Top Names that Peaked in 1924
Origin:English from German
Description:Robert was derived from the ancient Germanic name Hrodebert, from the elements hrod, meaning "fame" and bertha, "bright." Robert was the name of three kings of Scotland, including Robert the Bruce, who freed Scotland from English rule. The name was brought to England by the Normans.
Origin:Hebrew or Egyptian
Meaning:"drop of the sea, bitter, or beloved"
Description:Mary is the English form of Maria, which ultimately was derived from the Hebrew name Maryam/Mariam. The original meaning of Maryam is uncertain, but theories include "drop of the sea" (from Hebrew roots mar "drop" and yam "sea"); "bitter" (from Hebrew marah "bitterness"); and "beloved" (from the Egyptian root mr).
Description:Calvin is a slightly quirky but cozy name that has a fashion edge thanks to Calvin Klein. It has been steadily on the popularity list since records were kept, never lower than Number 250, peaking in the 1920s, the era of the Calvin (originally John Calvin ) Coolidge presidency.
Origin:English variation of Greek Dorothea
Meaning:"gift of God"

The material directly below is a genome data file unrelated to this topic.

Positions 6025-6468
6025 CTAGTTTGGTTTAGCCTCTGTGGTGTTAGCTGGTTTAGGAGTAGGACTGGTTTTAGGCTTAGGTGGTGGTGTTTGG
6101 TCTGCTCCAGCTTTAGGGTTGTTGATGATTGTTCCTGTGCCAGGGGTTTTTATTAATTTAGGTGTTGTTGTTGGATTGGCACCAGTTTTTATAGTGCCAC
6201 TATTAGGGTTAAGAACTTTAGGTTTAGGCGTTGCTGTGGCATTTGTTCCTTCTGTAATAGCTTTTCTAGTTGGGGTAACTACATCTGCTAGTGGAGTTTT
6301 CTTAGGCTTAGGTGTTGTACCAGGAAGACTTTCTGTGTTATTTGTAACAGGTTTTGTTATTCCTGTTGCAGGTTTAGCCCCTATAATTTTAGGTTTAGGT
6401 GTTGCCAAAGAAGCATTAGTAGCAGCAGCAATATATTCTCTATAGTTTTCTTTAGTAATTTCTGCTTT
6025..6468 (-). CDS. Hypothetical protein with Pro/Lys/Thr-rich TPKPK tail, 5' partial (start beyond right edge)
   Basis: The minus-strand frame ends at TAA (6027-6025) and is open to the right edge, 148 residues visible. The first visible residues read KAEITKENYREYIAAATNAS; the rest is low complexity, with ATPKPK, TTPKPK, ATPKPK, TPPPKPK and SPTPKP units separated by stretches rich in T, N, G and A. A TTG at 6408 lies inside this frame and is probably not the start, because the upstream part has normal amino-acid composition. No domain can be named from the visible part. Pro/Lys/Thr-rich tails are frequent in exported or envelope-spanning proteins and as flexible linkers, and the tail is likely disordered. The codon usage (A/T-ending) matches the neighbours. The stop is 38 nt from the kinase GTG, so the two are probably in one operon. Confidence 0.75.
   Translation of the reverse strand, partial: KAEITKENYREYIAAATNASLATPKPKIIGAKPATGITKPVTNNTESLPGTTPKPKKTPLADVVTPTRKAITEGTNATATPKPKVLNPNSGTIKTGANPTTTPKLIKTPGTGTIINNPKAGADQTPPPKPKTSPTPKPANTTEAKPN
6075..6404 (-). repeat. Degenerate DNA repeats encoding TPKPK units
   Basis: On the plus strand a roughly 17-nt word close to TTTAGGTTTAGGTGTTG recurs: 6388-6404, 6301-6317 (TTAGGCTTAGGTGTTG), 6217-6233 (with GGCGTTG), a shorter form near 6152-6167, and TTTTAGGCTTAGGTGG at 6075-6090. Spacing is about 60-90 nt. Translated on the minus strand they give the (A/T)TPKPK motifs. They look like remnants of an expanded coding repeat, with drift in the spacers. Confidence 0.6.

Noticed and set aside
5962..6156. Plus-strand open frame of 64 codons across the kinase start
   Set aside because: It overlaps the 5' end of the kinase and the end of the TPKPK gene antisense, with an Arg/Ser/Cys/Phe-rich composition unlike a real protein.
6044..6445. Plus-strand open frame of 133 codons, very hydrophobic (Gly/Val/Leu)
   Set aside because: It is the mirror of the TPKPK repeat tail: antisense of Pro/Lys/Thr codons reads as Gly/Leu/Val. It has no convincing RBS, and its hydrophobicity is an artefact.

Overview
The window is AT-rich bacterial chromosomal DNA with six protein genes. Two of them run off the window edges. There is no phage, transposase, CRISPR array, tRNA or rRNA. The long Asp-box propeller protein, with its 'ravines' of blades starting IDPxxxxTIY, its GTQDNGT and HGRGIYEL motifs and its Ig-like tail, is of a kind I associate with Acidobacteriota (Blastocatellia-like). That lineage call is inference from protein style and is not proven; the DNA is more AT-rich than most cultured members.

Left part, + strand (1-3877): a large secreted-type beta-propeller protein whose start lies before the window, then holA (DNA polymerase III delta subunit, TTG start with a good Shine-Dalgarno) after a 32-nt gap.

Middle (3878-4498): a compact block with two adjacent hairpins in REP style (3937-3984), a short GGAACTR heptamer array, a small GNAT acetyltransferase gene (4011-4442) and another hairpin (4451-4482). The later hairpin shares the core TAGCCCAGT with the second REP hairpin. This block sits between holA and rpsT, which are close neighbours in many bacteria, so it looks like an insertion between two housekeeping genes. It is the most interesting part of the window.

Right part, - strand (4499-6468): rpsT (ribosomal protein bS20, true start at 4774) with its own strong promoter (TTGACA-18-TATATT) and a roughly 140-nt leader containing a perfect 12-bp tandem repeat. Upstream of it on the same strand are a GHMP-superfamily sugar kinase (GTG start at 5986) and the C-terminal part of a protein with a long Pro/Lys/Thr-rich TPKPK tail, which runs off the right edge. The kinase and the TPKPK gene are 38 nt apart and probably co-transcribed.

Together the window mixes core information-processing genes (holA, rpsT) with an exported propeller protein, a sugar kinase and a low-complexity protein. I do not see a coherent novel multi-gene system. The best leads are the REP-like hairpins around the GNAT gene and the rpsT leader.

Description:In the 1930s, Dorothy left Kansas and landed in the Land of Oz; by the '80s she had become a Golden Girl, living in Miami with roommates Blanche and Rose, giving her a decidedly older image. But parents today seeking a quiet classic are bringing Dorothy back—she reentered the Top 1000 in 2011 after almost completely disappearing.
Meaning:"famous throughout the land"
Description:Roland is a chivalrous old name made famous by the supposedly eight-foot-tall romantic hero and nephew of Charlemagne, celebrated in medieval poetry and song. It is more widely heard in the US now in its Spanish form, Rolando. You might want to consider rollicking short form Rollo, either on its own or as an abbreviation of Roland. Orlando is the graceful Italian form.
Origin:German and English
Description:Pleasant but uninspired surname name somewhat connected to writers Ellison and Coben. After three decades off the US Top 1000, it reentered in 2013, maybe because it's an unusual example of the trendy class of two-syllable n-ending boys’ names. Kevin Harlan is an NFL, NBA, and college basketball announcer for TV and radio.